In Praise of God's Word
How well do you know God’s Word? How often do you read it? Do you ever meditate on specific verses, phrases, or events? Have you memorized portions of it? Do you listen to good teaching about it?
How do you feel about God’s Word? Do you enjoy reading and studying it? Does it refresh your soul or encourage you? Does it convict you? Are you intrigued by it or bored?
For those of us who do love the Bible and want to learn more from it, Psalm 119 is a joy to read. First, it has some unique structural characteristics:
· With 176 verses, it is the longest chapter in the Bible.
· It is composed of 22 eight-verse segments or pericopes.
· Each pericope begins with one letter of the 22-letter Hebrew alphabet and, because of that, the psalm is defined as an acrostic.
· Every verse refers to the Bible in some way, using many synonyms such as precepts, decrees, utterance, word, commandments, statutes, and law.
The psalmist tells us why the Bible is important to us as its readers:
It helps us live righteously:
How can a young man keep his way pure? By guarding it according to your word. With my whole heart I seek you; let me not wander from your commandments!
I have stored up your word in my heart, that I might not sin against you. (vv.9-11)
It counsels and teaches us:
Your testimonies are my delight; they are my counselors. (v. 24)
The unfolding of your words gives light; it imparts understanding to the simple. (v. 130)
It gives joy, hope, and peace:
Your testimonies are my heritage forever, for they are the joy of my heart. (v. 111)
I rise before dawn and cry for help; I hope in your words. (v. 147)
Great peace have those who love your law; nothing can make them stumble. (v. 165)
The writer of this psalm tells us how he feels about God’s Word:
He delights in it:
In the way of your testimonies I delight as much as in all riches. (v. 14)
Trouble and anguish have found me out, but your commandments are my delight. (v. 143)
He desires it:
I am a sojourner on the earth; hide not your commandments from me! My soul is consumed with longing for your rules at all times. (vv. 19-20)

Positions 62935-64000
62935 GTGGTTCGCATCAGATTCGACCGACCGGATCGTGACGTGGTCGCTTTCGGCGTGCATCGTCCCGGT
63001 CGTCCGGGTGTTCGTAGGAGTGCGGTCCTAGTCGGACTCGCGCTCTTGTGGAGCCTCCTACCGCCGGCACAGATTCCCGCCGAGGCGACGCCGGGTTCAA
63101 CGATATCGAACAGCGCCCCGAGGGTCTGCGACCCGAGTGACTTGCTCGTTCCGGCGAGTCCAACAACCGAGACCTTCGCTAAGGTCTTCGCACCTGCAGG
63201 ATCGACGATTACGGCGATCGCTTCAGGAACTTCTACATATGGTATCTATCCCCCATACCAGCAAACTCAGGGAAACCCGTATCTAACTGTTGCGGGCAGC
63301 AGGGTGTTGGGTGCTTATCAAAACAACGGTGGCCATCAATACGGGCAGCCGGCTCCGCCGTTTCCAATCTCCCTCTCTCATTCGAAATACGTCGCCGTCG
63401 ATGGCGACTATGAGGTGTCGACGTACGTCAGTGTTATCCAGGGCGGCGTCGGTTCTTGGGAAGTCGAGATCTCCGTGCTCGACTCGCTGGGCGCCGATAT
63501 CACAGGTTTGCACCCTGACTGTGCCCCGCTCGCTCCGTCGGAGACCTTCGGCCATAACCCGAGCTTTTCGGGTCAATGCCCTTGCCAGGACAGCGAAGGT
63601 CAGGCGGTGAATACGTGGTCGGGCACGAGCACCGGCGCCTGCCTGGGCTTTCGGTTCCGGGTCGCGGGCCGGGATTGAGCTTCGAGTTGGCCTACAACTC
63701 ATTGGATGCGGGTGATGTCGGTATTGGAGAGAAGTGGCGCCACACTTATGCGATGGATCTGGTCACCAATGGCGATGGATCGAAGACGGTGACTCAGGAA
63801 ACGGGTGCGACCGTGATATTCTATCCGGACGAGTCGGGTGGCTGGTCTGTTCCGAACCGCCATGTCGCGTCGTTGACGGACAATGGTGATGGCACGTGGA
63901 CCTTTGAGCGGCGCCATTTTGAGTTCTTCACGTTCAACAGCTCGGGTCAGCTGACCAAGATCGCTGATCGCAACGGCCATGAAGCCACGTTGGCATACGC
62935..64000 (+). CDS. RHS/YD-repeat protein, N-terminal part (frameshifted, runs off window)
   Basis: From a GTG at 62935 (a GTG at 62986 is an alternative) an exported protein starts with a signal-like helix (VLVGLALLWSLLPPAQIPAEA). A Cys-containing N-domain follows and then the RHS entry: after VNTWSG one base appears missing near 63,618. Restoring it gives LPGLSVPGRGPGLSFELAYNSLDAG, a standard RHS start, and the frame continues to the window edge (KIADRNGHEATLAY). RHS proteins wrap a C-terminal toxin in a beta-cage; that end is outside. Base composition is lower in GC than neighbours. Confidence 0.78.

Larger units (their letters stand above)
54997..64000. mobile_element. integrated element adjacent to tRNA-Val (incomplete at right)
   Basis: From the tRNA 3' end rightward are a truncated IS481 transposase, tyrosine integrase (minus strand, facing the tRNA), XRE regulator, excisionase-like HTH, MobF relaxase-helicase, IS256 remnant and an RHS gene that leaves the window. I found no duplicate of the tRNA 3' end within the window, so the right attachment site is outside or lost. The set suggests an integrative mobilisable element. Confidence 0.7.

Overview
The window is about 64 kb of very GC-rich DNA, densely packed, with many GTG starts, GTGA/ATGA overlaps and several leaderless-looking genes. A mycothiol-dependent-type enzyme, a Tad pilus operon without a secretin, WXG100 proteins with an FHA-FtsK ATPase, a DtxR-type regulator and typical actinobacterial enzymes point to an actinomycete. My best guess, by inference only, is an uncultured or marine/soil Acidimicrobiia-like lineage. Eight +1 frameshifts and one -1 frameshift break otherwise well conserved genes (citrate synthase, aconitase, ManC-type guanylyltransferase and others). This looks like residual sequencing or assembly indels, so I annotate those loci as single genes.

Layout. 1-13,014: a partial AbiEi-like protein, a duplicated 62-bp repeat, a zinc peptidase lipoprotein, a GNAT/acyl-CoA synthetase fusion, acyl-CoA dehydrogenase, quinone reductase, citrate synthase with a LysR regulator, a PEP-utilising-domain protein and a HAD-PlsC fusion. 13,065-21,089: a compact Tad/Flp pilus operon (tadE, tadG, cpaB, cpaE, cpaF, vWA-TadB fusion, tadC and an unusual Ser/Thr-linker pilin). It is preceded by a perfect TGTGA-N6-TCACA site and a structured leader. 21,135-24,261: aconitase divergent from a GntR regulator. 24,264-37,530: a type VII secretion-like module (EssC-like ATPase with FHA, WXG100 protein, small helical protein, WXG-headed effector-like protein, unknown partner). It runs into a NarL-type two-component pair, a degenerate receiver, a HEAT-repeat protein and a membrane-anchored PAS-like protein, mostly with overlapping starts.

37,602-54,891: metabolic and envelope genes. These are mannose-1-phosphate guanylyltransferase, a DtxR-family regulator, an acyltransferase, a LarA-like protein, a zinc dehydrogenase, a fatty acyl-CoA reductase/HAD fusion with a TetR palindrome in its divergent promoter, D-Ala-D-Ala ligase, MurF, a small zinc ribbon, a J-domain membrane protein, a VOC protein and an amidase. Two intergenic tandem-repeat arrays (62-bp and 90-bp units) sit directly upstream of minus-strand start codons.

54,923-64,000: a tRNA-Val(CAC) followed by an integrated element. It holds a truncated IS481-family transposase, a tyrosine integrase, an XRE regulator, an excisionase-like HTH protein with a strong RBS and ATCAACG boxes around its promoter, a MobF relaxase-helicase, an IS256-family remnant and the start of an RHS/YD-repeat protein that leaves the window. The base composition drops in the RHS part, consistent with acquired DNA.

He loves it:
Oh how I love your law! It is my meditation all the day. (v. 97)
. . . I love your commandments above gold, above fine gold. (v.127)
The writer of this psalm is a great example to us in his devotion to knowing and interacting with God’s Word. Let’s think for a moment about how we can learn to read, study, and live the Word of God like he did.
The goal of reading the Bible is rarely just to learn about the stories and history it contains. For most of us, reading it is a personal journey as we seek to know God, his plan for this world, and his purposes for our individual lives.
What we really want is to know is what God is communicating to us. In that process, we not only read the passages, but interact with them. Many years ago, I was taught to ask three questions about the biblical passages I read. Those three questions are What? What? and So what?* Easy to remember, right?
What? What does the text say? And how did the original audience understand the story, passage, or teaching?
What? What does it mean? What is God’s message?
So what? Why does it matter? Will what I just read make a difference in my life? Am I willing to let its message change me?
Let's never stop reading the Bible, meditating on its words, and taking them into our heart for comfort, direction, and growth. Effective interaction with God through his word is a lifelong journey and one with great rewards. The writer of Psalm 119 says so!
And Jesus said so, too.
He said God’s words are our life:
Jesus answered, “It is written: ‘Man shall not live on bread alone, but on every word that comes from the mouth of God.’” – Matthew 4:4
He said the Law would last until everything in it is accomplished:
For truly I tell you, until heaven and earth disappear, not the smallest letter, not the least stroke of a pen, will by any means disappear from the Law until everything is accomplished. – Matthew 5:18
He was the living Word:
One of the most amazing statements ever said about Jesus is that he is the Word of God in human form:
The Word became flesh and made his dwelling among us. We have seen his glory, the glory of the one and only Son, who came from the Father, full of grace and truth.- John 1:14
If we want to know Jesus as the living Word, we need to know the message given in the written Word. May we grow to know, love, and live it as the psalmist did!
*From teacher, author, and pastor, Erwin Lutzer